13 Dec. 2017
Energy consumption - a quick history
One hundred thousand years ago, when people lived in small groups and hunted for food, each individual used about 20,000 Btu per day. That energy was supplied by food and firewood.
Two thousand years ago, with the development of agriculture and harnessing the power of animals, energy consumption per person increased to 80,000 Btu per day.
A little over two hundred years ago, with the industrial revolution and the exploitation of fossil fuel energy on a large scale, energy use jumped to over 400,000 Btu per person per day.
Today we each use about 1, 000,000 Btu per day.
Fossil fuels were in use before the industrial revolution. Coal was used in China as early as 1100 BC. In the 1700s, several things changed in Europe and North America: populations were growing more rapidly than ever before, and new machines and technologies were being invented, including steam engines.
Suddenly there were many more ways to harness energy, and more economic demand for the services energy could provide. Energy use per person grew and world energy use grew even faster because of rising population, a trend that continues to this day.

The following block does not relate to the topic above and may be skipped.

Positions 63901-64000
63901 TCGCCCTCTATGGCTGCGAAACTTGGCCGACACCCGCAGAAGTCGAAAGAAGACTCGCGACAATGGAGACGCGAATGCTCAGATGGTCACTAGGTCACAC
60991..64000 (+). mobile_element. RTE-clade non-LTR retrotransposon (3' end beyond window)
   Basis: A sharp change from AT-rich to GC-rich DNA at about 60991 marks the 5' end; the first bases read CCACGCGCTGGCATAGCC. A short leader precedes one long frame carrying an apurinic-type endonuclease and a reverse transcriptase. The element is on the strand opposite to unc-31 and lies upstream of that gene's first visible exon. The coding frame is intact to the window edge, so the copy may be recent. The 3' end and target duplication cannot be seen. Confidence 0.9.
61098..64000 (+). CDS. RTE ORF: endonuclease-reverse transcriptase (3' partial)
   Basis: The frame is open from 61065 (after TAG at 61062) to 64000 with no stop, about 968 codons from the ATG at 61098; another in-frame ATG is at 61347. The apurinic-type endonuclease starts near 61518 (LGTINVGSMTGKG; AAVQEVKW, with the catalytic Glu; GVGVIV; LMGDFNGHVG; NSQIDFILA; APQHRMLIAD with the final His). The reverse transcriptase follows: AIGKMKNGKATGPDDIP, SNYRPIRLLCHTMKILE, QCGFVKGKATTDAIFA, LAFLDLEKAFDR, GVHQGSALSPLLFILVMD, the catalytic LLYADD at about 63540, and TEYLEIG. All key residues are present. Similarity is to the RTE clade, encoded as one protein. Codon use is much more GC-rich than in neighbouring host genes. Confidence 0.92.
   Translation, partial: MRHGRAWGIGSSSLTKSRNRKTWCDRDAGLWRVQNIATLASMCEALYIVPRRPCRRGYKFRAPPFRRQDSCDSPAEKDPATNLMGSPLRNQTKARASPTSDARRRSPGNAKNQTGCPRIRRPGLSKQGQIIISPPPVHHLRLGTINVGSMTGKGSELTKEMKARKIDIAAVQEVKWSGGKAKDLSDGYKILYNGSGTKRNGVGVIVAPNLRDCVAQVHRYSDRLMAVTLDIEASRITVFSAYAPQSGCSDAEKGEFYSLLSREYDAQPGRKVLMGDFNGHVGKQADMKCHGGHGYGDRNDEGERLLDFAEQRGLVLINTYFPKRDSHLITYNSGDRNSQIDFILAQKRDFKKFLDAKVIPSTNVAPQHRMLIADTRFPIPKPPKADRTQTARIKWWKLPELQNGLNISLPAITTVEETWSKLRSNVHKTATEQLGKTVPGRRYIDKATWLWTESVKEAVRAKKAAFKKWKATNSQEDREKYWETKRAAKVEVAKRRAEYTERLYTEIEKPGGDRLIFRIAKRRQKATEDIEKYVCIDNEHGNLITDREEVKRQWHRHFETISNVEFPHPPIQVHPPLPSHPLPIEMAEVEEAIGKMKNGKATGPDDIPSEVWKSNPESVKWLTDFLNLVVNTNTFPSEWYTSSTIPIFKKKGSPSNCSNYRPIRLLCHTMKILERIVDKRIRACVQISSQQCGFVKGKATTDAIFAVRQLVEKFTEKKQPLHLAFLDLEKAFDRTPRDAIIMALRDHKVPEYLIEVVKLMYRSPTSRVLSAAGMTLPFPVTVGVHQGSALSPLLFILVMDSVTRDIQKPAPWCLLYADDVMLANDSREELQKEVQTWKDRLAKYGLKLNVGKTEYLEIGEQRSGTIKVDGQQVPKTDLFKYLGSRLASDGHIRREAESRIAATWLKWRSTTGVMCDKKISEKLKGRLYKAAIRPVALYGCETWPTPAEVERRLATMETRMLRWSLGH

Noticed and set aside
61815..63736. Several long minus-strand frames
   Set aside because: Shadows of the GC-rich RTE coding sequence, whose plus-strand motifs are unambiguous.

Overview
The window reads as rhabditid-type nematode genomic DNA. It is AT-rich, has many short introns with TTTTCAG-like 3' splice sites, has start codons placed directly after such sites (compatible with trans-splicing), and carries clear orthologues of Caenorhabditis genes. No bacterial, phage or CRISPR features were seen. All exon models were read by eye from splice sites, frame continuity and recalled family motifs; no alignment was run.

Energy Production in Canada
Canada has access to secure, reliable and diverse sources of energy.
With major fossil fuel deposits in western Canada and off the east coast, Canada is the third-largest producer of natural gas and the ninth-largest producer of crude oil in the world. Electrical generation in western Canada is fueled by domestic coal.
Canada is the second-largest producer of hydro-electric power in the world. Major hydro projects in James Bay and Churchill Falls supply almost 60% of the country’s electricity.
The nuclear power industry, fueled by domestic uranium, operates 20 CANDU reactors in Canada, supplying power to customers throughout Ontario and New Brunswick.
Renewable energy production in Canada, especially wind power, has recently experienced a boom. However, this growth has been outpaced by other countries including the United States, Germany other European nations, and even developing countries such as China. Canada remains one of the least energy-efficient developed countries in the world.